Absorptive devices, such as diapers, are well-known. These devices are used to absorb liquid from the human body and retain that liquid. It is also known to cover the exterior of these devices with a flexible, plastic sheet to prevent the liquid absorbed from striking through the absorptive device and soiling other wearing apparel. The waterproof, plastic sheet of the prior art does prevent strikethrough and helps contain the liquid within the device, but it also makes the absorptive device feel hot and uncomfortable to wear and can create a rash or irritation. In addition, it precludes a self-drying of the absorptive device by evaporation of the fluid held therein. The breatheable backsheet as herein described is of particular advantage when used in absorptive devices which are worn for extended time periods when it is desirable to shield the liquid in the absorbent body thereof from adjacent clothing. Such absorptive devices include diapers, catamenial napkins, and surgical dressings.
Suggestions for permeable backsheets have been made in the art with the purpose of allowing some circulation of air between the interior of the absorptive device and the surrounding atmosphere. U.S. Pat. No. 2,570,011, issued to Stamberger on Oct. 2, 1951, approaches the problem of providing a breatheable backsheet for absorptive devices by teaching a diaper having both absorbent and retarding sections. The retarding section is a chemically treated portion of a cloth diaper and is folded toward the outside thereof. This retarding section is treated to prevent penetration of urine. U.S. Pat. No. 3,156,242, issued to Crowe, Jr., on Nov. 10, 1964, teaches an absorbent device having an absorbent body covered by a non-absorbent, flexible film. The film is air pervious so as to permit drying of the absorbent body held thereunder. The air perviousness of the film is achieved by using a microporous film or a film having holes or slits therein. U.S. Pat. No. 2,027,810, issued to Cooper on Jan. 14, 1936, teaches a film having apertured bosses therein which is designed to be liquid pervious. Additional prior art relating to porous thermoplastic webs associated with an absorbent body is U.S. Pat. No. 3,292,619, issued to Egler on Dec. 20, 1966; U.S. Pat. No. 3,426,754, issued to Bierenbaum et al on Feb. 11, 1969; and U.S. Pat. No. 3,446,208, issued to Fukuda on May 27, 1969.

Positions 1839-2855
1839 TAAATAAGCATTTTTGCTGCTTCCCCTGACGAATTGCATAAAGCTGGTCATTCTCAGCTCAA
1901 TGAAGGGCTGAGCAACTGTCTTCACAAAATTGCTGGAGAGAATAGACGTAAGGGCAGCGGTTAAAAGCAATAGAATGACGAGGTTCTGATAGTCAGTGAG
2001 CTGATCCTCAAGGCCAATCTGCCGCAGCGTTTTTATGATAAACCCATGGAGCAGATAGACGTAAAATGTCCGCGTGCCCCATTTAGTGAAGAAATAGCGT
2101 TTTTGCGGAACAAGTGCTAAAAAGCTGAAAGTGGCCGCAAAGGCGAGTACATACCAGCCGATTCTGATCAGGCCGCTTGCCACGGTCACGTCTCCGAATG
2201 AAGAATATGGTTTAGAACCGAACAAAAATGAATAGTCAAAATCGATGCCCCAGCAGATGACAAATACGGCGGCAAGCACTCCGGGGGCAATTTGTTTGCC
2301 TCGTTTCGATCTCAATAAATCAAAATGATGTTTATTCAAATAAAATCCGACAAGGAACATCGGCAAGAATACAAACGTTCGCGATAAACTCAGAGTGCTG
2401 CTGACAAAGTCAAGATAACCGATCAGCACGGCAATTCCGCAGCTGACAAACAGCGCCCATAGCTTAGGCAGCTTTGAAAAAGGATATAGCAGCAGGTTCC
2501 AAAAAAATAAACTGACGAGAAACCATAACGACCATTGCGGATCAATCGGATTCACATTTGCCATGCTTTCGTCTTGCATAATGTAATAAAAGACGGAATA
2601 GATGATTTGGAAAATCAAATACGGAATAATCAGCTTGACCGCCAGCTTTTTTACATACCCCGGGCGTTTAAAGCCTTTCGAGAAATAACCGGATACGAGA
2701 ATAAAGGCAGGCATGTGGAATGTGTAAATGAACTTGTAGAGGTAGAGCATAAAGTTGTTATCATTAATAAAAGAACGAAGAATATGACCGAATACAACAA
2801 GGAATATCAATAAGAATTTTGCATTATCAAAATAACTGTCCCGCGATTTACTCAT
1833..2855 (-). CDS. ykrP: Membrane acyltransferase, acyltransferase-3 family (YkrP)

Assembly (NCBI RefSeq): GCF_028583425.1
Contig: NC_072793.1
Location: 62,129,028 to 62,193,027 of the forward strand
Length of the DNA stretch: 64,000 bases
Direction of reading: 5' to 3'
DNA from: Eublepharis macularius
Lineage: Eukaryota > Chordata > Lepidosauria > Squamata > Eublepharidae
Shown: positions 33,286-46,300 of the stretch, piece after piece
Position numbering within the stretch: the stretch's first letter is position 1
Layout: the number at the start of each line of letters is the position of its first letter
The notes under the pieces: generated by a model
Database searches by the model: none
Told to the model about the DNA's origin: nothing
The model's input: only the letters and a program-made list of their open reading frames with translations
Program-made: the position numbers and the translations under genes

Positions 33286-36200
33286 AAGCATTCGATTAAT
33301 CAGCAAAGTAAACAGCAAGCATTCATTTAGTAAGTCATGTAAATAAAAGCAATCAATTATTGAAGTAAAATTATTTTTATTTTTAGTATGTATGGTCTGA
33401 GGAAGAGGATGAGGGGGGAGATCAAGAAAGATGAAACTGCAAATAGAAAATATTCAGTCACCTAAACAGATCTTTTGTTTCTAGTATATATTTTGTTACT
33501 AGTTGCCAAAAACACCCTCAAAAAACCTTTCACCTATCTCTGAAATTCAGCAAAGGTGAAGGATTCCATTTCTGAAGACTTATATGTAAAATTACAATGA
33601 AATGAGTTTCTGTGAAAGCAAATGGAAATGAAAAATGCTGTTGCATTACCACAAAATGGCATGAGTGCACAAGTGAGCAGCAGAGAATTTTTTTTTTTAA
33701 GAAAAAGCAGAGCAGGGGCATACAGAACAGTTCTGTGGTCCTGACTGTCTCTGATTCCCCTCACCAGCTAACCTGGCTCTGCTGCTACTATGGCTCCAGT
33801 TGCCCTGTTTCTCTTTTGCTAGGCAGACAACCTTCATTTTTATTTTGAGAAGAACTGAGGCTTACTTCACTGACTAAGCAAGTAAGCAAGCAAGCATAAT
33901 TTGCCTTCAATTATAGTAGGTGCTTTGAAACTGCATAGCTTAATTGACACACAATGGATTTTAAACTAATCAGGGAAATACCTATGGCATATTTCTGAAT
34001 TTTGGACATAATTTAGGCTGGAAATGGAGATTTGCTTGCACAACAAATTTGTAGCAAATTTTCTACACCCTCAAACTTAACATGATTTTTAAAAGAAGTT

The prior art does not provide a porous backsheet which is liquid impervious when the absorbent body with which it is associated is subjected to the typical pressures imposed thereon during wearing. Another problem not resolved in the prior art is that of providing a perforated backsheet which substantially retains its strength after it is perforated.
It is one object of the present invention to provide a backsheet for an absorbent body which is gas pervious and liquid impervious.
It is another object of this invention to provide a backsheet for an absorbent body which remains liquid impervious even when the absorbent pad is subjected to pressure.
It is a further object of this invention to provide a backsheet for an absorbent body which is perforated and substantially retains its strength.
It is an additional object of this invention to provide a backsheet for an absorbent body which is porous and wherein the pores tend to close when subjected to pressure.
In accordance with the present invention, there is provided an absorptive device having an absorbent body and a substantially liquid impervious backsheet underlying the absorbent body. The backsheet has a plurality of bosses therein and substantially each boss has an aperture such that each aperture forms a pore in the backsheet. When the absorptive device is placed to receive liquids from a human body such that the absorptive body is positioned between the human body and the backsheet, the liquids absorbed by the absorbent body are contained within the absorptive device and water vapor formed within the absorptive device by human body heat escapes through the pores in the backsheet.
While the specification concludes with claims particularly pointing out and distinctly claiming the subject matter which is regarded as forming the present invention, it is believed that the invention will be better understood from the following description which, taken in connection with the accompanying drawings, in which the thicknesses of some of the material are exaggerated for clarity and in which: